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Textiles and Weavers in South India

Textiles and Weavers in South India
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Item Code: IDH152
Author: Vijaya Ramaswamy
Publisher: Oxford University Press, New Delhi
Edition: 2006
ISBN: 0195676335
Pages: 298(Color Illus: 1, B & W Illus: 3, Maps: 2, Figure: 4)
Cover: Hardcover
Other Details: 8.5" X 5.1"
About the Book

The Indian textile industry has a history of more than two thousand years dating back to the pre-Christian era. However, substantial data on textiles and weavers is available only form the medieval period, when South Indian handlooms prospered. Textiles and Weavers provides a comprehensive history of the world of weaving in South India from the tenth century onwards.

Focusing on the vicissitudes of the handloom industry and weaving communities, Vijaya Ramaswamy Presents a rare account of the socioeconomic world of weavers-oral traditions, their status and roles, and relationship with the state. She discusses the importance of social networks like caste, religion, and culture in textile production and trade. The author also analyses related production processes, textile technology, commercial organization, trade, and taxation.

This second edition takes the story of the South Indian handloom industry into the colonial period and beyond. It revisits the conditions of weavers in a context pf rapidly changing lifestyles and technology explosion. The author also examines the recent textile policies and challenges faced by traditional weaving communities.

The book integrates diverse research methodologies to offer multiple perspectives on the socio-economic world of weaving communities. In contra-distinction to existing studies, the author utilizes archival and epigraphic records, regional chronicles, folk traditions, and personal interviews to provide a 'view from below'.

This book will interest students and scholars of Indian history particularly South India and those interested in fashion, textile designing, and the growth of technology.

About the Author

Vijaya Ramaswamy is Professor of History at the Centre for Historical Studies, Jawaharlal Nehru University, New Delhi.

CONTENTS
PREFACE TO THE SECOND EDITION XI
PREFACE TO THE FIRST EDITIONXV
ACKNOWLEDGEMENTSXVIII
ABBREVIATIONSXIX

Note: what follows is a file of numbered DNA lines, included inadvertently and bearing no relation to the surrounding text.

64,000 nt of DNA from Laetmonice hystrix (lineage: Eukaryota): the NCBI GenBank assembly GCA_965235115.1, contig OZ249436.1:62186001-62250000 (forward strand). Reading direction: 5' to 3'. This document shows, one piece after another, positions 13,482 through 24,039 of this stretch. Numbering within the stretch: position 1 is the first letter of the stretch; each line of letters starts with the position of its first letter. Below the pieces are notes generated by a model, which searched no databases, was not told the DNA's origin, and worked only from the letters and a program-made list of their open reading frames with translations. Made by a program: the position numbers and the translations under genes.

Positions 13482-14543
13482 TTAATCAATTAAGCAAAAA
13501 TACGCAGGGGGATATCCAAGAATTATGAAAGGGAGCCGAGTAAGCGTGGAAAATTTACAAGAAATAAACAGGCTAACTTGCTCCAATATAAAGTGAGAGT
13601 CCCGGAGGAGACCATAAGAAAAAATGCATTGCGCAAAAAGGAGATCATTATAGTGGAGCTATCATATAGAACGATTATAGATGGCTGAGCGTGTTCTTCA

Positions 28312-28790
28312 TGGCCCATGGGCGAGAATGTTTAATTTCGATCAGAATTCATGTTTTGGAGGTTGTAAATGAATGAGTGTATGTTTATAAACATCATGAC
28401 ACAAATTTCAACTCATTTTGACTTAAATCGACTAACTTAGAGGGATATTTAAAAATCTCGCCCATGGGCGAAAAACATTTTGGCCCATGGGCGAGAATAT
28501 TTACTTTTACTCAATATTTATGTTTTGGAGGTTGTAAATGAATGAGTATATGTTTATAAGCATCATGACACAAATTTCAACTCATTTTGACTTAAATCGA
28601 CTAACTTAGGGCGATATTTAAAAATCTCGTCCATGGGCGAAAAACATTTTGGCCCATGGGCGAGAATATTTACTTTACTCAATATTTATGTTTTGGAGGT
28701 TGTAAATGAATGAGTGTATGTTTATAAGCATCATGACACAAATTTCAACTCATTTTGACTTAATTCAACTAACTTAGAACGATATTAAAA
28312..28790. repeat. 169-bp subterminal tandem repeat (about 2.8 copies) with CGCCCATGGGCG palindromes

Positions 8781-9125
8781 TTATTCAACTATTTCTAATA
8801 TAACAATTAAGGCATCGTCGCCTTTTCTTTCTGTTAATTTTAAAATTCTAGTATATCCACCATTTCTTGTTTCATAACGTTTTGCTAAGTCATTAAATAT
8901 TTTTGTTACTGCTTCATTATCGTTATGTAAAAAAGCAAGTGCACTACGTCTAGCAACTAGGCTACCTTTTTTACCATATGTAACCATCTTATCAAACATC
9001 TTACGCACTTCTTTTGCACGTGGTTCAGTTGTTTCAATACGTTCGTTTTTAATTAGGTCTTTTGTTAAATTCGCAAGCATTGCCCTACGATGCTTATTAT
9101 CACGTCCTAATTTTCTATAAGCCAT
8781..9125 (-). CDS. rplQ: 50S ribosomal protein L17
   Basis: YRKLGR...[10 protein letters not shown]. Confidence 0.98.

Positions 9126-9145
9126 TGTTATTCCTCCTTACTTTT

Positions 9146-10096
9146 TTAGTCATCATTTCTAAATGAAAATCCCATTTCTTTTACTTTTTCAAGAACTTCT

AUTHOR'S NOTEXX
Introduction
Textiles and Weavers Down the Ages1
Chapter I
The Weavers, Textile Production and Trade
(Tenth to Fourteenth Centuries)
6
Chapter II
The Weavers, Society and the State
(Tenth to Fourteenth Centuries)
35
Chapter III
Textile Centres, Production and Trade
(Fourteenth to Sixteenth Centuries)
63
Chapter IV
The Weavers, Society and the State
(Fourteenth to Sixteenth Centuries)
94
Chapter V
Textile Production, Organization and Trade
(Seventeenth Century)
117
Chapter VI
The Weavers, Society and the East India Company
(Seventeenth Century)
150
CONCLUSION 167
AFTERWORD171
Rewind Forwards
NOTES191
APPENDICES229
GLOSSARY236
SELECT BIBLIOGRAPHY245
INDEX258
Appendices and Glossaries
Appendix 1: Currency Equivalents207
Appendix 2: The Volume and Price of Textiles Exported from the Coromandel Coast to England between 1675 and 1701, at Uneven Intervals208
Notes to Appendix 2212
Glossary 1: The Textile Varieties of South India (Seventeenth Century)214
Glossary 2: General Native Terms217
Tables
Rates of Taxation in the Handloom Industry (Fourteenth to Sixteenth Centuries)87
The Price of Paddy and Rice in the Seventeenth Century at uneven Intervals of Time154
Maps
1. Weaving Centres in Medieval South India AD 1000-1500 (based on inscriptional evidence)7
2. Seaports in Medieval South India78
3. The Direction of East India Trade in the Seventeenth Century132
Figures
1. A Cotton Cleanser21
2. A Cotton Bow22
3. A Spinning Wheel23
Plates
Frontispiece- Detail, figured coverlet, Kalamkari, Deccan, Golconda, AD 1630-40
(between pp. 116 and 117)
Bijapur wall-hanging dated around 1640-a medley of Christian, Islamic and Hindu figures
Vishnu and Lakshmi at the centerpiece with scenes from the Bhagavatam in surrounding panels
An Islamic kanat of the seventeenth century from Golconda The Pandavas at the end of their exile, offering worship to Lord Narayana. A scence from the Mahabharata
A part of the Sivapurana, this depicts the scene of Daksha Yajna and the killing of Daksha by the 'Shivadhoota' or Shiva's army Bijapur wall-hanging dated around 1640-a medley of Christian, Islamic and Hindu figures

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